While many of these factors are improving, though still far too slowly, the stereotypes stubbornly persist. The idea that women aren’t as logical, and therefore aren’t as capable in fields such as science and mathematics. The entire STEM industry shows a staggering discrepancy among the gender of professionals in those fields. From balancing a budget, for example, to designing guidance systems, the professional world’s mentality is that women are inherently inferior, despite countless examples historically and currently that blatantly disprove that ideology.
This demonstrates a massively untapped workforce in most technical careers, something any company would be wise to consider. As with other investments, increased focus on highly qualified female candidates can bring a significant edge to any company intelligent enough to cut through the cultural bias and consider a candidate based on qualifications, rather than other, far less relevant factors, such as gender.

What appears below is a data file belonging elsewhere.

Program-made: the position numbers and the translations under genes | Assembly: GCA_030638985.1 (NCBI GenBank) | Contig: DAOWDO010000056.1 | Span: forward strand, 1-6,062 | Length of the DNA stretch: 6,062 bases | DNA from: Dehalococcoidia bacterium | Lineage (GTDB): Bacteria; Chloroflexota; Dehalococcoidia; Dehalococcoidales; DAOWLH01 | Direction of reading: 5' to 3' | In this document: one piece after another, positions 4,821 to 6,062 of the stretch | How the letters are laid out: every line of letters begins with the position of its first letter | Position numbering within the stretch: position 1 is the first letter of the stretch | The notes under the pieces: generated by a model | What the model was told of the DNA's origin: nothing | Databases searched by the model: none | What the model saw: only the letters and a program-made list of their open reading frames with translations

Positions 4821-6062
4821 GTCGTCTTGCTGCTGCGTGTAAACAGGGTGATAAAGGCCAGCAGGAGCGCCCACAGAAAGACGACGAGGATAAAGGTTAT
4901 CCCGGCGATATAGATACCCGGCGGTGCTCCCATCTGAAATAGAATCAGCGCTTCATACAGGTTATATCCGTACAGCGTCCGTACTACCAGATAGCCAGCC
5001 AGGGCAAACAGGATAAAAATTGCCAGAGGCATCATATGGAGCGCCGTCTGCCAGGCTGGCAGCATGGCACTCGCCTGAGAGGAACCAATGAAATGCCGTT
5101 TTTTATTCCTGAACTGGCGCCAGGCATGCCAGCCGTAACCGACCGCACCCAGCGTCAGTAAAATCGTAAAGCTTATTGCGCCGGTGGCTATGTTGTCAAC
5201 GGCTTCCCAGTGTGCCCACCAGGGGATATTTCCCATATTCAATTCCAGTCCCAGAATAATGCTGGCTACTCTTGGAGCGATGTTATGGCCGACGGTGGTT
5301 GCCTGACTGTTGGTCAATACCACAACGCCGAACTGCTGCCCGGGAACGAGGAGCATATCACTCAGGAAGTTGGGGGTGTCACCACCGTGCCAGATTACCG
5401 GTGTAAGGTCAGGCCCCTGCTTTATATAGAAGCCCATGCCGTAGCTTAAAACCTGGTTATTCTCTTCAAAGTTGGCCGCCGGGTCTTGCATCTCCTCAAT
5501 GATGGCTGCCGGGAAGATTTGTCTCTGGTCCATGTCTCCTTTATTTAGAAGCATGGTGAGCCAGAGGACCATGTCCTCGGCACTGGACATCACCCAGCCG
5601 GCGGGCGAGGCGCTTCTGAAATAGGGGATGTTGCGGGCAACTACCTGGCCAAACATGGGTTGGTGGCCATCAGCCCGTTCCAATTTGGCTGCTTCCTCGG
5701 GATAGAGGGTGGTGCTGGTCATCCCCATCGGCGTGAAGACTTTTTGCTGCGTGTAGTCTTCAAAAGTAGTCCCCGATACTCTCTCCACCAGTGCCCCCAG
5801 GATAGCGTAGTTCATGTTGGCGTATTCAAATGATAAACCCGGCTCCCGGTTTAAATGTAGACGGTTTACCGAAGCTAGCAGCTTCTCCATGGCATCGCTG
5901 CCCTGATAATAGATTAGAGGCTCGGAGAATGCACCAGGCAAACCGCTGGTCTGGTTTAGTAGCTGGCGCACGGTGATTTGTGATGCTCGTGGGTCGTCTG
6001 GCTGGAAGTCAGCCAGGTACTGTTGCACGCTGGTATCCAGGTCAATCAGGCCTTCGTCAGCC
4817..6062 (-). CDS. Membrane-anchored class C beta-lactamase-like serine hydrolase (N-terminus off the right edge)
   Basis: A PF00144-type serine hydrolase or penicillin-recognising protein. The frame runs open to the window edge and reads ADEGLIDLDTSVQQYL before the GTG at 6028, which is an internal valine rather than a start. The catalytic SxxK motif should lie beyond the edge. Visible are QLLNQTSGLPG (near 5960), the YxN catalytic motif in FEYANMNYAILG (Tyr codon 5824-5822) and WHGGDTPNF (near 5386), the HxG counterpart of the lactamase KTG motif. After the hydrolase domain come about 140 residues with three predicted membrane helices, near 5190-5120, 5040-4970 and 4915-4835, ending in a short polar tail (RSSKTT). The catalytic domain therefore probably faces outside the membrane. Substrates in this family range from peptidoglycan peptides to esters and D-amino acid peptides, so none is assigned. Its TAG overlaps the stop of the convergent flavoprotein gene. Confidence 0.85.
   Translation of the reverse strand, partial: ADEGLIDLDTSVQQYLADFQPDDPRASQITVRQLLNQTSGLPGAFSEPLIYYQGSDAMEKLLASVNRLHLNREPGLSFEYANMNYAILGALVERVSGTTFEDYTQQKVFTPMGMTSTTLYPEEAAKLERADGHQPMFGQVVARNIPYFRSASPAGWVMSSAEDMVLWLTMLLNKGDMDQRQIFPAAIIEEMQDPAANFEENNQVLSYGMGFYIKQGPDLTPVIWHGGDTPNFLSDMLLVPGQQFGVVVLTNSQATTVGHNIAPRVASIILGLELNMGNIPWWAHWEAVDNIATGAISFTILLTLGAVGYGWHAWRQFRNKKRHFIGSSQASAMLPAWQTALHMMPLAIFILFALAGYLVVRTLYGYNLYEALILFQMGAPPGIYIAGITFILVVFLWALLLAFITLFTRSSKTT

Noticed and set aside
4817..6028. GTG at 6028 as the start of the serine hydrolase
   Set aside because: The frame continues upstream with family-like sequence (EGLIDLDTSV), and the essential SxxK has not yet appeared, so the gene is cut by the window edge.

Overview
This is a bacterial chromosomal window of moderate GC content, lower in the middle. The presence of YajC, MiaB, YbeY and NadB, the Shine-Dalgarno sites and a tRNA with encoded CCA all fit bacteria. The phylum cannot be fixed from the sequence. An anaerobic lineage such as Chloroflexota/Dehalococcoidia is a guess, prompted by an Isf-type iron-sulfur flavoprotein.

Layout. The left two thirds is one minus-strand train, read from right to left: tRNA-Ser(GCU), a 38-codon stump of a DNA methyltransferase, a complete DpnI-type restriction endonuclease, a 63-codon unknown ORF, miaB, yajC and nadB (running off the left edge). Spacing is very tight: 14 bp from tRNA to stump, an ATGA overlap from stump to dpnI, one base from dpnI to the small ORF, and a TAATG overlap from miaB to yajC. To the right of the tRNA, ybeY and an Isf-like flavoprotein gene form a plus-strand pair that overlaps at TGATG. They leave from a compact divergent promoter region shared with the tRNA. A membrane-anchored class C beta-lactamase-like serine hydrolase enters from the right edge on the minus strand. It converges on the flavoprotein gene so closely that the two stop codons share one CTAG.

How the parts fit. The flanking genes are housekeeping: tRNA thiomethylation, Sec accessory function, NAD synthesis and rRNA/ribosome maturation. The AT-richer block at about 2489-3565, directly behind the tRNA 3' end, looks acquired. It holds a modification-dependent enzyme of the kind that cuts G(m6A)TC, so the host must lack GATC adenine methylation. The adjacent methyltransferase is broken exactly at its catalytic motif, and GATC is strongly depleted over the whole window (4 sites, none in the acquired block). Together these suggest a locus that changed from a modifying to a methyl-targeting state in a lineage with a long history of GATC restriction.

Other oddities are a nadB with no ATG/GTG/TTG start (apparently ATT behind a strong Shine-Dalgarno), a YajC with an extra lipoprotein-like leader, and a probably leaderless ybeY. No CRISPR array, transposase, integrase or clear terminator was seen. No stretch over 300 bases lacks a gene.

The US Census Bureau presents some fascinating data regarding the gender gap in STEM fields. The infographic shown below breaks the data down by state. The states displaying higher gender gaps in the STEM workforce elicit just as many questions as the size of the gaps themselves. The data calls into question what other cultural influences are impacting the discrepancies, as there are clearly regional forces involved. Regional variances or not, the data presented here clearly shows that we still have a long way to go toward true gender equality.